Thursday, 19 December 2013

How to Restrict Access by IP in ASP.NET MVC and Azure

There are several ways to do this including using HTTP Modules here and here or creating an Action Filter in ASP.NET MVC like this.

They are all working and useful to be used based on your requirement. But there are some pros and cons with them in different situations. Consider that you need to filter the access to some sub-folders of your web application without making them as an IIS application, then the HTTP module method may not work for you any more or you may don’t want to hard code every single folder in your Action Filter.

The best practice to do it, if you are using IIS 7+, is to use ipSecurity configuration settings and you can use IP ranges and subnet masks out of the box with just simple steps to deny or allow the access. Some examples:

Allow all, but block specific IPs or networks
<security>

   <!-- this line allows everybody, except those listed below -->
   <ipSecurity allowUnlisted="true"> 

       <!-- removes all upstream restrictions -->
       <clear/>

       <!-- blocks the specific IP of 83.116.19.53  -->
       <add ipAddress="83.116.19.53"/>

       <!--blocks network 83.116.119.0 to 83.116.119.255-->
       <add ipAddress="83.116.119.0" subnetMask="255.255.255.0"/>

       <!--blocks network 83.116.0.0 to 83.116.255.255-->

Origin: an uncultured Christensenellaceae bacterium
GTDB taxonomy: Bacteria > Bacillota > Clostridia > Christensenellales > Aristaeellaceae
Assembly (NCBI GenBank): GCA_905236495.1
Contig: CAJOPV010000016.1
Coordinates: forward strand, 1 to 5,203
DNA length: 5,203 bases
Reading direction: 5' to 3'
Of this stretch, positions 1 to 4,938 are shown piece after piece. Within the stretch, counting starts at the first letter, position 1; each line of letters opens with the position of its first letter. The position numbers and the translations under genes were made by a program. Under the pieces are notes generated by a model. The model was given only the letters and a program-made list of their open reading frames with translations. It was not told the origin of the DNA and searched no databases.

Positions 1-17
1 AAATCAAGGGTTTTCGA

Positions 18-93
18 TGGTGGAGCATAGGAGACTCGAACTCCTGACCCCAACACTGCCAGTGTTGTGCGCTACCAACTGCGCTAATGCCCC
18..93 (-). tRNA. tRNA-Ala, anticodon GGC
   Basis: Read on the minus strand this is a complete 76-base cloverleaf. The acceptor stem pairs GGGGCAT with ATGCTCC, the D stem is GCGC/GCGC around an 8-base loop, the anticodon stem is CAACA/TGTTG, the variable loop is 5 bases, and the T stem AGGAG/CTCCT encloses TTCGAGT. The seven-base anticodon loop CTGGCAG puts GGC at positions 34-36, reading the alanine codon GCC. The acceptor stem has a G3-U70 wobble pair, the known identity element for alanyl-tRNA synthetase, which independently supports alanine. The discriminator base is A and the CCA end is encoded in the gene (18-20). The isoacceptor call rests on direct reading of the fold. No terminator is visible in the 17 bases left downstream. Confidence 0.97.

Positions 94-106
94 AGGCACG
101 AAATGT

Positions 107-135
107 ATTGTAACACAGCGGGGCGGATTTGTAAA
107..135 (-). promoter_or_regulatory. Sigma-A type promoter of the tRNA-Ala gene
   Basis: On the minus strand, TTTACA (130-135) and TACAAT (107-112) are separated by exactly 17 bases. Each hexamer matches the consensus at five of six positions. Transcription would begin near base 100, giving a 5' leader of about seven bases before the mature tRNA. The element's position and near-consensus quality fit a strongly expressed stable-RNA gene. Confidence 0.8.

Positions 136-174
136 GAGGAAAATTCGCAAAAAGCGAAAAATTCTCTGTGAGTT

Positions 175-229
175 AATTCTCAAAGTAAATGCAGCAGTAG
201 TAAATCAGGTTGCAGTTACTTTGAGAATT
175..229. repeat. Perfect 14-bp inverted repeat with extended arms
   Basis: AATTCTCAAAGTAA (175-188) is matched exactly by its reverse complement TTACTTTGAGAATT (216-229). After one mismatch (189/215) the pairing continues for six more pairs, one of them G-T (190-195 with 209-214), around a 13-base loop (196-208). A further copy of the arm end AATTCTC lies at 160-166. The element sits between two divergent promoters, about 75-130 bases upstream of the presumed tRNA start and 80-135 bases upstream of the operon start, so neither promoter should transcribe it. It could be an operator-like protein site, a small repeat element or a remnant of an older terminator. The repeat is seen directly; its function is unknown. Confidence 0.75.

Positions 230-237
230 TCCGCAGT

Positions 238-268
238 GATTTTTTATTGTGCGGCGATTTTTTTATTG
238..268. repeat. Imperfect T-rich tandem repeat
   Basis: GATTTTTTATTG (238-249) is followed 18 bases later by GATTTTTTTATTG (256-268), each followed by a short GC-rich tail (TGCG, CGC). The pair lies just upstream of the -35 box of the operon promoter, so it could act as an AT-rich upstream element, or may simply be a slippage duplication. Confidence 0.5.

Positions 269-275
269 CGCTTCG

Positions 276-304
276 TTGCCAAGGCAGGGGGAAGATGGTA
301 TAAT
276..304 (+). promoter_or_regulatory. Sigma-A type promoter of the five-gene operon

<add ipAddress="83.116.0.0" subnetMask="255.255.0.0"/>

       <!--blocks entire /8 network of 83.0.0.0 to 83.255.255.255-->
       <add ipAddress="83.0.0.0" subnetMask="255.0.0.0"/>

   </ipSecurity>
</security>

Deny all, but allow specific IPs or networks
<security>

    <!-- this line blocks everybody, except those listed below --> 
    <ipSecurity allowUnlisted="false"> 

       <!-- removes all upstream restrictions -->
       <clear/> 

       <!-- allow requests from the local machine -->
       <add ipAddress="127.0.0.1" allowed="true"/>

       <!--allow network 83.116.119.0 to 83.116.119.255-->
       <add ipAddress="83.116.119.0" subnetMask="255.255.255.0" allowed="true"/> 

       <!-- allow the specific IP of 83.116.19.53  --> 
       <add ipAddress="83.116.19.53" allowed="true"/>  

       <!--allow network 83.116.0.0 to 83.116.255.255-->
       <add ipAddress="83.116.0.0" subnetMask="255.255.0.0" allowed="true"/> 

       <!--allow entire /8 network of 83.0.0.0 to 83.255.255.255-->
       <add ipAddress="83.0.0.0" subnetMask="255.0.0.0" allowed="true"/> 

    </ipSecurity>

</security>


To do this on your local or on-premise IIS:

  1. You need to add this feature to your IIS here 
  2. Unlock the feature by running this command in your command prompt %windir%\system32\inetsrv\AppCmd.exe unlock config -section:system.webServer/security/ipSecurity
  3. Add proper configuration to your root web.config by using location tag or add new web.config for each folder you want to limit the access to it.

<location path="YOUR-FOLDER-PATH">

    <system.webServer>

      <security>

        <ipSecurity allowUnlisted="false">

          <clear/>

          <add ipAddress="1.*.*.*"/>

        </ipSecurity>

      </security>

    </system.webServer>

  </location>


The trick for ASP.NET MVC areas is that you need to use the virtual path or route for your folders or routes. For example, if you have an Admin area in your web application the MVC route for it will be /Admin and not Areas/Admin. So you might need to add two location settings to limit the access to your admin area like this:

<location path="Admin">

    <system.webServer>

      <security>

        <ipSecurity allowUnlisted="false">

          <clear/>

          <add ipAddress="127.*.*.*"/>